I see you're still sticking with the whole "anti-god" thing. Was my post too long for your attention span? Did you stop reading when I started to use "big words"? Btw, spouting religious crap is more likely to help a lawyer than hurt him in our country. There's an old tale... A criminal standing trial tries to persuade the court to be lenient by claiming "I found Jesus." The judge asks the defendant, "when did you find Jesus?" He replies, "Right after the police found me!" [No one claims to be an atheist to garner sympathy from an American court or jury.]

I will concede that being able to lie convincingly is a trait well exercised by lawyers. Unfortunately, I never did develop that particular talent. As a result, I probably wouldn't make it in a legal, sales, or marketing position, and I certainly will never become a CEO of a major company. The good thing about being an engineer is that I don't have to lie to do my job. I talk to computers all day.

Bap33 says

By the way, humilty is not your strong point is it?

False humility is not. As an INTJ, I know exactly what fields I'm an expert in and which ones I am not. You touchy-feely types tend to think you're an expert in everything and so you express incorrect ideas in every field. INTJs tend to ask questions in fields in which they are not experts and share knowledge in the fields in which they are. INTJs love sharing knowledge and understanding.

To outsiders, INTJs may appear to project an aura of "definiteness", of self-confidence. This self-confidence, sometimes mistaken for simple arrogance by the less decisive, is actually of a very specific rather than a general nature; its source lies in the specialized knowledge systems that most INTJs start building at an early age. When it comes to their own areas of expertise -- and INTJs can have several -- they will be able to tell you almost immediately whether or not they can help you, and if so, how. INTJs know what they know, and perhaps still more importantly, they know what they don't know.

Others may falsely perceive the INTJ as being rigid and set in their ways. Nothing could be further from the truth, because the INTJ is committed to always finding the objective best strategy to implement their ideas. The INTJ is usually quite open to hearing an alternative way of doing something.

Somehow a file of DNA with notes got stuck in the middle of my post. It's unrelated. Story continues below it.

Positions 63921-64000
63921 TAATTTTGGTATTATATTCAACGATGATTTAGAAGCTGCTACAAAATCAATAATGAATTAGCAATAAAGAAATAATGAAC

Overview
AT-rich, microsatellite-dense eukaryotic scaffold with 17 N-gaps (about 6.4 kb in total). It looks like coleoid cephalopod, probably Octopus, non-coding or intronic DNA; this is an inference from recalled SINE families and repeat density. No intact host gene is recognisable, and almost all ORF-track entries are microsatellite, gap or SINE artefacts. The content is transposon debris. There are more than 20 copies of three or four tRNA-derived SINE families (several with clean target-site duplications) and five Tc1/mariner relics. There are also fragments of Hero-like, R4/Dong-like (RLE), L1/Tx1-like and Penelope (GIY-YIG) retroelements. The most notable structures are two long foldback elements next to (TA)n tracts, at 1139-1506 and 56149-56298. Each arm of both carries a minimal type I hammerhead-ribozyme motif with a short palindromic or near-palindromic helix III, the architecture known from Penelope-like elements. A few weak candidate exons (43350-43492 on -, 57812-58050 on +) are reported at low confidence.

By the way, spelling is not your strong point is it?

Well, I should be nice and thank you for the compliment "you are a great writer", assuming it was meant sincerely. It's the first correct thing you said. So as a peace offering, I'll give you a sincere and valuable piece of advice. The way to become a good writer is to become a good reader.

PersainCAT says

Though in the future u may want to avoid things like "they believe in things like torture. "

I really wish I could, but when the majority of Republicans believe in torture, I cannot. "A time comes when silence is betrayal." - MLK, Jr.

It's really sad that in the 21st century, we still use medieval justice.

PersainCAT says

when u say smart people know religion is crap u imply that the no intelligent person is religious

Ok, maybe I could phrase that better. Most intelligent people reach the conclusion that religion is crap. There is a strong correlation between atheism and intelligence and between atheism and education. Some highly intelligent are religious even today. I do not understand how. They must compartmentalize like crazy to hold two contradicting beliefs at once. Physics and biology leave no room for a god in nature.

Bellingham Bob says

Well, we INTPs know that precision is for self-delusion.

Luckily INTPs rarely become heart surgeons. Precision is what got us to moon. Precision is what allows us to run a world-wide banking system over the Internet that involves billions of dollars of transactions a second without losing a penny.

Lack of precision causes rovers to crash in to Mars, police to break into the wrong house using a search warrant with an incorrect address (which happens surprising often), the Pentagon to lose $2.3 trillion — that's $8,000 for every man, woman and child in America.

Meanwhile, online banking software handles far more money than that and keeps track of every penny. Precision is necessary for our modern society and economy to function. Aren't you glad that we programmers are precise?

Of course, none of this should be construed as a put down of INTPs. They make great scientists. Albert Einstein and Charles Darwin were INTPs.

thunderlips11 says

Damn Dan! That was an epic post.

Thanks. I'm no Charlie Sheen, but I like to think I have house-cat blood.

leoj707 says

Dan, I am not a fan of the super long posts, but yours was well worth the read.

Thanks for staying up late.

Also, thanks. It's nice to know that some people get what I'm saying. I usually only hear from the ultra-cons.

Patrick says

No, it's just the MySQL "text" type. Don't even know how much that can hold.

From Stackoverflow,

The VARCHAR(MAX) type is a replacement for TEXT. The basic difference is that a TEXT type will always store the data in a blob whereas the VARCHAR(MAX) type will attempt to store the data directly in the row unless it exceeds the 8k limitation and at that point it stores it in a blob.

Stackoverflow is great.

Patrick says

He's arguing from an emotional level of dislike, where facts are irrelevant... But pissing you off does make him feel better about himself, so one point for Bap33. He did what he intended to do.